Beyond these things, researchers may face a range of challenges and factors that could potentially impact their impartiality, such as:

Feeling pressured to find in favor of an outcome that aligns with the interests of the group funding the research – funding and research budgets impact a range of things such as salary, resources and facilities for institutions like universities, and more. The more the program grows and the more positive attention they receive, the better it might be for researchers and the programs and institutions they are a part of.

Feeling pressured to find in favor of a certain outcome (usually political) for other reasons, such as future career opportunities and advancement (career pressure), individual and institutional reputation and recognition, and other reasons 

Feeling pressured to defend a previous hypothesis or conclusion, and essentially admit you were previously ‘wrong’ (and potentially lose credibility in the process)


Essentially, performance goals (like income, employment, and growth) for researchers and institutes may not always align with more truthful scientific outcomes


Some reports indicate that the source of funding is less of an issue for bias and impartiality than the pressure to adhere to the existing consensus, and also to defend an individual’s existing hypothesis or conclusions


Requiring disclosure of funding sources and other information as part of studies and publications

Disclosure of government funding sources might be required for some studies, but, other studies and publications that have private or corporate funding may not have disclosure requirements

Having guidelines and requirements for disclosing certain information in a transparent and comprehensive way (as part of some type of disclosure statement, or an acknowledgments section) may help make studies and peer reviewed publications in journals more credible and trustworthy – by at least identifying potential conflicts of interest or bias (even if they don’t eliminate them)

It may also provide more accurate information to policymakers who may consider these studies and publications for decision making

Disclosures that separate potential conflicts of interest, and confluences of interest, may also be helpful


The potential impact on some individual researchers’ or scientists’ careers and lives if they are in the minority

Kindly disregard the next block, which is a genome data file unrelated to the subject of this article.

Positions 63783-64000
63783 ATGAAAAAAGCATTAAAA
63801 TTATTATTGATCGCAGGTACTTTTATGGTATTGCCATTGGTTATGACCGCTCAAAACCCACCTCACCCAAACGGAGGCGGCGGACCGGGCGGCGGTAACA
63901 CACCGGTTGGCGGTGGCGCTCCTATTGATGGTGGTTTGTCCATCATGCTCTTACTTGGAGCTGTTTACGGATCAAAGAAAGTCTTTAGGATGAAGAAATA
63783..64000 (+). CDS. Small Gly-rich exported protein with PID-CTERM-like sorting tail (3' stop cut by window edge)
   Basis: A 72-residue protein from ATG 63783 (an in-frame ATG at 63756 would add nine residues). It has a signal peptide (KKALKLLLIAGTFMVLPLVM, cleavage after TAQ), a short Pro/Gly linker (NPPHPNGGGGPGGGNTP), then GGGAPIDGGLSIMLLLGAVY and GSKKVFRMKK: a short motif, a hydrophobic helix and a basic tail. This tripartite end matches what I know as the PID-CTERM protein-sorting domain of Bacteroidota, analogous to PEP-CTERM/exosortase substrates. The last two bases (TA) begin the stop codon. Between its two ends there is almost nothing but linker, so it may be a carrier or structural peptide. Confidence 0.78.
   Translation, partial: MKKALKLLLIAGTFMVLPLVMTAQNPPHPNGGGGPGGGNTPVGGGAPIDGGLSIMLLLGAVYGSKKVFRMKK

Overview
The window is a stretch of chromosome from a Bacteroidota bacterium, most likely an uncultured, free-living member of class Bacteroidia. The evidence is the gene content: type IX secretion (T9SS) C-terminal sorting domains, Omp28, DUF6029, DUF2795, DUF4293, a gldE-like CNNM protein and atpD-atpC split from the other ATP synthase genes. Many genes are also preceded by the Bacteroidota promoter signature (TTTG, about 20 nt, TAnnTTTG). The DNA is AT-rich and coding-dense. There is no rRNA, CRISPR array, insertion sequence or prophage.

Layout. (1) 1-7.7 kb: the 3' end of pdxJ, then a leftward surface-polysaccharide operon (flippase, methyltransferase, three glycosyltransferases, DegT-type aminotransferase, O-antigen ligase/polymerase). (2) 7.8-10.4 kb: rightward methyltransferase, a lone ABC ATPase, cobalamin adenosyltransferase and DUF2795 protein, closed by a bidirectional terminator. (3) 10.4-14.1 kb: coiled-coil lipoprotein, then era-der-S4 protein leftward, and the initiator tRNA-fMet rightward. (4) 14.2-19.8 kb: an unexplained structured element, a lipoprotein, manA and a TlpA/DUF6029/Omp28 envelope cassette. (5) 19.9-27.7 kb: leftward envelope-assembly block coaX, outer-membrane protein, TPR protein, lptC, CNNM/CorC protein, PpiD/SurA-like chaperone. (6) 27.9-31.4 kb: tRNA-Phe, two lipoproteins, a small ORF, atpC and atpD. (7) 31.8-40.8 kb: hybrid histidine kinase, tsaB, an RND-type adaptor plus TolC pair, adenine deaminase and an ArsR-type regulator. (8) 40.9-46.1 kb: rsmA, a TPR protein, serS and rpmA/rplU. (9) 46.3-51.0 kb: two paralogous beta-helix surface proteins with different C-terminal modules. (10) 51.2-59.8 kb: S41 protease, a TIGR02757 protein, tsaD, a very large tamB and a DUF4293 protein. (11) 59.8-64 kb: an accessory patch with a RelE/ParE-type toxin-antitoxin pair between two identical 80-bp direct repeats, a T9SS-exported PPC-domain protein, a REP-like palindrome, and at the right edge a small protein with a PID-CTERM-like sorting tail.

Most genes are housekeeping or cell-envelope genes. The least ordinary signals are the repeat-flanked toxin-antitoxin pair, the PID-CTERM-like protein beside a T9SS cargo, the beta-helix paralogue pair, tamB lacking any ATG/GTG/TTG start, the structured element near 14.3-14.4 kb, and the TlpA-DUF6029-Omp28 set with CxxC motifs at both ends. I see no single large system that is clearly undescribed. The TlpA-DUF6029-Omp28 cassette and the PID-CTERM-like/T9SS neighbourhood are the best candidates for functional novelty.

If researchers or scientists speak out or publish information that goes against the majority, it may result in them receiving public criticism, as well as it potentially impacting their career (both now, and in terms of future career opportunities and advancement), reputation, and means of earning a living in the future – at least in the climate science field

There may also be a potential emotional and psychological toll too

There might be far more of an incentive for researchers and scientists to conclude or produce finding in line with the majority/consensus


‘Overconfidence’ in scientific research, findings and judgements may be an issue

Overconfidence might involve research, arguments, and conclusions that lack reasonable evidence, information, or justification supporting them

Not only might overconfidence be common in some science debates, but, there might be little to no accountability for it, and the negative consequences across society might be significant if it ends up influencing public opinion, as well as national policy

Systemic consensus seeking (and manufacturing a consensus) can reinforce overconfidence

Not being prepared to be uncertain or unsure about certain aspects of climate change (and instead wanting a yes or no answer) may also lead to overconfidence

Ignorance can also lead to overconfidence

However, some strategies to help reduce overconfidence might be:

Researchers and scientists challenging their own scientific judgments and potential bias

Researchers and scientists generally reading a range of papers, considering multiple perspectives, and so on

Selecting diverse groups of authors for research

Groups like the IPCC and NCA needing to reflect on overconfidence issues (the IPCC might currently do this, but potentially not the NCA)


… we see in at least some of the sections of the NCA4 is bootstrapping on previous assessments and then inflating the confidence without justification (


‘Manufacturing a consensus’

Some reports may indicate that ‘manufacturing’ of a consensus may happen when there is an institutionalized consensus building process in place in a field of science

This potentially leads to cognitive bias, and the consensus becoming increasingly entrenched

The medical community for example might have been facing these issues for the last few decades according to some reports

Some reports indicate that it might be more likely for a consensus to be manufactured in research in a particular field of science when there’s several of the following factors present:

Clinical guidelines (that lead to a certain consensus)

Cherry picking of data

Stacking of committees

Conflicts of interest, and other sources of bias


… the IPCC and particularly the NCA introduces systemic bias through the assessment process, including consensus seeking (


How easy to replicate some climate science is

Some aspects of climate science might be easily replicable for researchers with tools like climate models

Data sets might be publicly available too

This might make these aspects of climate science more credible than fields of science that can’t be easily replicated



Unlike research related to food and drug safety and environmental contaminants, most climate science is easily replicable using publicly available data sets and models


The consensus has collapsed in other fields of science before

Like for example with cholesterol and heart diseases

Some may use this as an example of a reason to continue to challenge the climate change consensus, and reassess existing evidence and information, as well as new evidence and information


[There was a] collapse of the consensus regarding cholesterol and heart disease (


The lesson for climate scientists is that the consensus can be wrong, and many scientists will go along with it to avoid censure by their peers (